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If it is true that the “rhetorical turn” in the human sciences begun around thirty years ago, based on the work of Dilthey, Gadamer and others and popularized in the American academy by the likes of Thomas Kuhn in science and Richard Rorty in philosophy, was something like a quiet revolution that upended once and for all the superiority of science and forced the scientific disciplines to note how they functioned rhetorically, then the last ten years have seen what might modestly be called a counter-revolution. Where the revolution was marked – by those working in rhetoric especially with something like glee – with announcements that the “sciences of the text,” like formalism, New Criticism, structuralism and most Marxisms were shown once and for all to be failures because science's claim to special objective status was a false one, the counter-revolution has been marked with cautious reminders that description and observation – though perhaps just as biassed as some of Kuhn's more vocal adherents would suggest – nevertheless cannot be dispensed with even in the most hermeneutical of textual practices. Where the revolution has come close at times to suggesting that the operations of science, because they overlap with interpretation, must ultimately be subsumed by hermeneutics, the counter-revolution has suggested often mutedly, though sometimes stridently, that interaction and not subsumption is what the overlapping of the rhetorical and scientific realms suggests for the work of both the human and the natural sciences.
In 1883, with the publication of the first and second volumes of Introduction to the Human Sciences, Wilhelm Dilthey endeavored to establish the human sciences within the same conceptual framework as the natural sciences – “a complex of propositions (1) whose elements are concepts that are completely defined … (2) whose connections are well grounded, and (3) in which finally the parts are connected into a whole for the purpose of communication” (Dilthey, Introduction, 57). The Geisteswissenschajten, because they studied human understanding first, saw the natural law as a guide for human practice, and saw the life of man incommensurable with the world without human interaction with it (Introduction, 56–9). That is to say, Dilthey once and for all distinguished between the natural world as behaving exterior to (or perhaps behind the back of) human cognition on the one hand, and human cognition and resultant social practice on the other. Natural science established the conceptual systems by which nature could presumably be studied and mapped; the human sciences used similar methodologies to study the possibility that such a mapping could be accomplished at all.
Much has changed in the 100 or so years since the Introduction's publication. Most significantly, the natural sciences have been problematized to such an extent that the division imposed by Dilthey between the human and the natural sciences has been blurred, if not (according to some) completely effaced.
With what has been called the “rhetorical turn” or the antifoundational paradigm, work in the human sciences – by the likes of philosophers such as Rorty and Davidson, of scientists such as Kuhn and Polyani, and of philosophers of science such as Feyerabend – theorists have begun to understand that the search for foundational knowledge either by philosophical or by scientific means is a project bound to fail. In the last ten to fifteen years in particular, people such as Louise Phelps in composition studies and Richard Bernstein – in the name of Hans Georg Gadamer – have looked for a “third way” between (in Bernstein's terms) objectivism and relativism, or between the scylla of foundationalism and the charybdis of knowledge without any foundations. And because this turn has been precisely rhetorical, much attention has lately been paid to classical rhetorical texts, like the Rhetoric, Plato's dialogues on oratory (Phaedrus, Gorgias), and texts on ethics and politics, in order to determine whether that “third way” might not have been hinted at by these earlier thinkers.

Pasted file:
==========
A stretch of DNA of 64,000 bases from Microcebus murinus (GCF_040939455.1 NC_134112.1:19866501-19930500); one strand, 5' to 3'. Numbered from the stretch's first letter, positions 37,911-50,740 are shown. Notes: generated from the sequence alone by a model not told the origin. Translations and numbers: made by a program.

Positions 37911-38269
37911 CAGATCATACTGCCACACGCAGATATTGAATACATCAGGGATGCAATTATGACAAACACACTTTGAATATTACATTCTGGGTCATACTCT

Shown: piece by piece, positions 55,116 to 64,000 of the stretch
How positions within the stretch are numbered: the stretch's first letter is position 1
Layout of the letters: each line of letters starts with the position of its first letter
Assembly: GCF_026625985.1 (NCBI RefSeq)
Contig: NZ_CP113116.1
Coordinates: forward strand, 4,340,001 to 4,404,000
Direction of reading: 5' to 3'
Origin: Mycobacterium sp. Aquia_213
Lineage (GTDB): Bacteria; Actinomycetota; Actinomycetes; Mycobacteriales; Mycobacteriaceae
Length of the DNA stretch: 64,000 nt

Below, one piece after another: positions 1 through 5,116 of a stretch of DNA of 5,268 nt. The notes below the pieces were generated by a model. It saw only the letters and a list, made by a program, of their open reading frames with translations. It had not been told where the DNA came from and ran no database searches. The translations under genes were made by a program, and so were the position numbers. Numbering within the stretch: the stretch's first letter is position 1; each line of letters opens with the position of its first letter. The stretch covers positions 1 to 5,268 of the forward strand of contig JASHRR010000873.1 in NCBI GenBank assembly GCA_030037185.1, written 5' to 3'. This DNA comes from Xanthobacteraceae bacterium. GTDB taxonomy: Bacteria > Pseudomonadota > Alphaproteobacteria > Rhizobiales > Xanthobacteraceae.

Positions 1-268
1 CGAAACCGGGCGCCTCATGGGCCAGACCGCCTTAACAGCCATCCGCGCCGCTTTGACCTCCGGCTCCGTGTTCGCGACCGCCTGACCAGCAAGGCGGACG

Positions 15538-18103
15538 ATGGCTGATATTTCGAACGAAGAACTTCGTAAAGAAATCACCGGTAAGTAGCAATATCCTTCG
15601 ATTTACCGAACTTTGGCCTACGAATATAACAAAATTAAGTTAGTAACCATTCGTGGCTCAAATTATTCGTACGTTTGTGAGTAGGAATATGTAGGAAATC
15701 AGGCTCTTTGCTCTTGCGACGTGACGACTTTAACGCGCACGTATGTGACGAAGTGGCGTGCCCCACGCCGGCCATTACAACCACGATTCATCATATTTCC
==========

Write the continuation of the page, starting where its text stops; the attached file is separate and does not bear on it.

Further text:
This chapter will not join that fray, since the connections between rhetoric and other ways of knowing are already well established. My task here will be instead to suggest that important passages in two of Aristotle's texts on rhetoric – Nichomachean Ethics and Rhetoric – imply that in order to persuade members of the polis to pursue a particular course of action, the rhetor is bound to use the methodology of the sciences, because it is through observation that you bear out the results of rhetorical knowledge.
In the face of the multifaceted critiques of modernity, no one needs to be reminded of how fragile [local forms of civil community] are, how easily they are coopted and perverted. But at a time when the threat of total annihilation no longer seems to be an abstract possibility but the most imminent and real potentiality, it becomes all the more imperative to try again and again to foster and nurture those forms of communal life in which dialogue, conversation, phronesis, practical discourse, and judgment are concretely embodied in our daily life.
(Richard Bernstein, Beyond Objectivity and Relativism, 229)
The 1980s and 1990s have been good decades for rhetoric. Stanley Fish, using Richard Lanham's terms, noted the rise of homo rhetoricus, suggesting that it was just such a “species” of intellectual that would point us to the future not just of academic inquiry but of human inquiry as well. Such an intellectual would investigate not the world as it is reflected in our scientific practice, but how those reflections themselves are constructed. “[T]he givens of any field of activity – including the facts it commands, the procedures it trusts in, and the values it expresses and extends – are socially and politically constructed, are fashioned by man rather than delivered by God or Nature” (Fish, Doing 485), and two of the fields most directly affected by the upswing in the fortunes of “rhetorical man” are economics and science.
With the publication of Richard Rorty's Philosophy and the Mirror of Nature, antifoundationalist thinkers could legitimately claim that, with the overthrow of epistemology, hermeneutic analysis could give us the best and most useful information about “the world.” Our understanding of the world is created – linguistically inscribed in a process of “redescription” – rather than “discovered” scientifically. So, the antifoundational object of analysis is the vocabulary used by people trying to describe their surroundings. It is useless trying to analyze the surroundings themselves, because you can never escape their mediated nature: they are always descriptions, and as such all we have to go on are the linguistic schemes that the various interlocutors have at their disposal. What this thesis fails to account for, though, is the object of knowledge, the object of all the descriptions that Rorty sees as so important. We may be able to reconcile competing normal descriptions (that is, abnormal discourse) by finding a “third vocabulary” with which to make descriptions, but the fact remains that there is something that is being described and is (one would think at least in part) responsible for the difference of opinion. Moreover, redescribing something is not necessarily going to change it, nor is redescription necessarily an adequate tool for analysis.